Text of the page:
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The Carletonian

Williams Wins Beinecke Scholarship

<vid Williams ‘14 has been awarded the prestigious Beinecke Scholarship. Williams, a Philosophy major and French and Francophone Studies concentrator, is one of 20 recipients of the scholarship this year. One hundred individuals comprised the applicant pool, each having been nominated by their respective institution. In his successful application, Williams detailed his aspirations for graduate study in philosophy as well as his teaching ambitions following graduate school.

The Beinecke Scholarship is designed to support arts, humanities, and social science-oriented students aspiring to graduate school. In many such fields, the next step after graduate school is not necessarily clear-cut, and the scarcity of career options in certain fields make its pursuit more of a financial risk compared to careers in the sciences. By providing graduate school funds to top-notch students having a genuine commitment in their field, the Beinecke Scholarship incentivizes entering an otherwise risky field. In this way, the scholarship aims to support students who are both committed and courageous in picking a career.

The scholarship will award Williams $30,000 to support his enrollment in the graduate school of his choice. An additional $4,000 is devoted exclusively for visiting various graduate schools and allowing an appraisal of different programs prior to making a commitment. Williams is currently considering high-caliber philosophy programs at MIT and Stanford.

Williams, also a Mellon Mays research fellow and an IRT (Institute for the Recruitment of Teachers) recipient, asserts that his primary philosophical interests lie in the philosophy of science and classical metaphysics. He’s done research on the topics of free will and determinism during his time at Carleton. Gaining further insight into fundamental questions such as “how the world works” and “how change happens” interests Williams.

One day, he aspires to teach philosophy to different groups of people to expose them to its importance. Though he hopes to teach at the institution level, he also wants to help develop a community program aimed at nurturing philosophy to younger students who ordinarily wouldn’t have the opportunity to study its rigors.

According to Williams, education largely doesn’t stress the importance of philosophy in today’s schooling system. Even our educational leaders primarily focus their attention to STEM. “As information becomes more pervasive, it is becoming increasingly essential that the next generation learns to analyze information at a different level.”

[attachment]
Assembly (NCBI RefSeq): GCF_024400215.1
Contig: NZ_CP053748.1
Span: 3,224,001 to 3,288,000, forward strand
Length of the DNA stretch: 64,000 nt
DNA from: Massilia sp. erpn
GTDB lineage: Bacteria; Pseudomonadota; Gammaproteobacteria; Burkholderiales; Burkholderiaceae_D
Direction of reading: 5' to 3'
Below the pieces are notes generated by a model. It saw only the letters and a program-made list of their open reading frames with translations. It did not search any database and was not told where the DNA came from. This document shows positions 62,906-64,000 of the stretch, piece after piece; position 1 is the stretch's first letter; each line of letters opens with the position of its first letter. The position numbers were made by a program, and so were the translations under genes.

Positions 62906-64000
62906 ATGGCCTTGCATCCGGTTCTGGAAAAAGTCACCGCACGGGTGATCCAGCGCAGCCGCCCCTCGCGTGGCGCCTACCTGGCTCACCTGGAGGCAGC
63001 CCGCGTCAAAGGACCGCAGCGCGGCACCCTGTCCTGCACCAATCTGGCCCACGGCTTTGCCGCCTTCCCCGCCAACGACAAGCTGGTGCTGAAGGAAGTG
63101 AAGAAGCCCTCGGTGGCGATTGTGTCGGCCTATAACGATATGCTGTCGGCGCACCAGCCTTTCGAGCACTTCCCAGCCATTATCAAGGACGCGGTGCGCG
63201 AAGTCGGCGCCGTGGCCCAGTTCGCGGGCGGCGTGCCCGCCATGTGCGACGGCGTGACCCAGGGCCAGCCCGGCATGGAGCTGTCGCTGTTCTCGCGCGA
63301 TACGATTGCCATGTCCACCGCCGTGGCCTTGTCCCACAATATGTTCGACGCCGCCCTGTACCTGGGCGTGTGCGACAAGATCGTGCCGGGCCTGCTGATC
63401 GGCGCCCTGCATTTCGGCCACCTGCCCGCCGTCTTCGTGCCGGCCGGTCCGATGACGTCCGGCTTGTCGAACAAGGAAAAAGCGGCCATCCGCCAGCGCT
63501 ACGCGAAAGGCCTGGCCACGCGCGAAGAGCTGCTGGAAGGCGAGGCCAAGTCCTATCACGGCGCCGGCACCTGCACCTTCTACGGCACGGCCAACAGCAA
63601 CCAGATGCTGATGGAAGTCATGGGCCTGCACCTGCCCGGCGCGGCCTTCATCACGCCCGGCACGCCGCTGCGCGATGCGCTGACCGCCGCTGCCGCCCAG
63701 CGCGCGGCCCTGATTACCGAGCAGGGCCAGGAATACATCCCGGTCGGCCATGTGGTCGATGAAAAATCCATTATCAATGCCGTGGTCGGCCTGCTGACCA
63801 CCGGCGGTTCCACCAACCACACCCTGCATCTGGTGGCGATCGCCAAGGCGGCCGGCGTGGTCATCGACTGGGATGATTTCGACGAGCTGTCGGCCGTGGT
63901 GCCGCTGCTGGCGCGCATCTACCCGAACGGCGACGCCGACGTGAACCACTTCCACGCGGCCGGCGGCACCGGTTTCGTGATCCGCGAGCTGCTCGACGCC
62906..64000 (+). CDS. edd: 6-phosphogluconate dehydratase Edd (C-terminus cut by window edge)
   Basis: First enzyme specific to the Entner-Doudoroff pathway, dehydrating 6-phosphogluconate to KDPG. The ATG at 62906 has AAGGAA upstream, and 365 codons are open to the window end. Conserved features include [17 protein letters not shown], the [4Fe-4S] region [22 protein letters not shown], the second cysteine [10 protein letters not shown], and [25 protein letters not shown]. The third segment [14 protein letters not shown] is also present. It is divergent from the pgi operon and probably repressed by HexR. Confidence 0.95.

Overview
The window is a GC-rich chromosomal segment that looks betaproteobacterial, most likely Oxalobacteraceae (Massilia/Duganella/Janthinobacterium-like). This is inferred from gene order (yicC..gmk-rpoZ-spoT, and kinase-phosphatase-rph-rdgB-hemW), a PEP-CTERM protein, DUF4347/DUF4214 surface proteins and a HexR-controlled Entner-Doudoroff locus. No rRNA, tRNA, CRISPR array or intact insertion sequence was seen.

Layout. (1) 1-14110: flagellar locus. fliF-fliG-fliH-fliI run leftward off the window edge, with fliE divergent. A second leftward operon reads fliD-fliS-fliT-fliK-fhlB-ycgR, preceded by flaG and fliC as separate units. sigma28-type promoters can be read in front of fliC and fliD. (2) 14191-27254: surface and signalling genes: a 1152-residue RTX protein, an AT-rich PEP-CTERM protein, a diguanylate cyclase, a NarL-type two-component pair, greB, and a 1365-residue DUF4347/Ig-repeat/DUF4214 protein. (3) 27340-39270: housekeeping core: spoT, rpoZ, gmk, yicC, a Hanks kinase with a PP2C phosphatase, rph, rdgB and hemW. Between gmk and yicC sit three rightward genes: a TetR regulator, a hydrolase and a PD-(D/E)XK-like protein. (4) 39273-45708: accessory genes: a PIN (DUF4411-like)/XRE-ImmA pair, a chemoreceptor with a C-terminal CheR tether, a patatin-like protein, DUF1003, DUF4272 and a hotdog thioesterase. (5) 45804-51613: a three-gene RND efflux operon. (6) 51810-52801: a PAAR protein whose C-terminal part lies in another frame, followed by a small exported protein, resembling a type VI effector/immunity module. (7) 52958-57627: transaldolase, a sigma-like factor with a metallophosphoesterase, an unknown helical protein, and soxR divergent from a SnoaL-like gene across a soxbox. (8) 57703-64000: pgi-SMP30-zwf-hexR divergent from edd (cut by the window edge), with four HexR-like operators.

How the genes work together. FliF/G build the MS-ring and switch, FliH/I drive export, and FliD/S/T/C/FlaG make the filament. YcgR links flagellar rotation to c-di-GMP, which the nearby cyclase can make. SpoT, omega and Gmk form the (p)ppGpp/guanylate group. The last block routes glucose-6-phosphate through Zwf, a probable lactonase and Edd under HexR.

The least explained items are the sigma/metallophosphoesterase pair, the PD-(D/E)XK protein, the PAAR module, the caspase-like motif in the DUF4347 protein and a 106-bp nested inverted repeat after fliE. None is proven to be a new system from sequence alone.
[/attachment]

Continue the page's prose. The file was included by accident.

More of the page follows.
Williams believes the philosophical thought process should be taught as well as integrated into our education system – and at an early age. Just as physics is fundamental to the study of chemistry, so too are the arts of philosophical problem solving and critical thinking integral to just about any field of academia one wishes to pursue: “The principals of one instill the principles of the other.”

The fundamental purpose of philosophy, says Williams, is to “critically engage in thought and in a problem. […] Philosophy is a tool against memorization.” It forces us to “think about what’s happening, what we know, how to apply information, and ultimately use it.” Philosophy – the love of wisdom – teaches us to “ask why,” rather than to merely accept the status quo. And while these questions are integral to the learning process at many liberal arts schools such as Carleton, it’s often missing inside the classroom at other schools. For when we consider why something might be true, we can apply similar information in other places. Learning to really analyze our beliefs forces us to consider what things might be entailed by those beliefs. And it is these commitments that cause us to ask interesting questions about reality, explained Williams.

It’s clear why Williams is so enthusiastic about nurturing philosophy to developing minds. Instilling philosophical problem solving skills at a young age forces us to positively challenge our belief framework and to consider the logical possibilities that are rational extensions of the truths we hold.

There obviously won’t be any new philosophy plants opening up down the road anytime soon, but highly motivated and ambitious students like David Williams will continue to find ways to be successful in promoting this ever-important and meaningful realm. 

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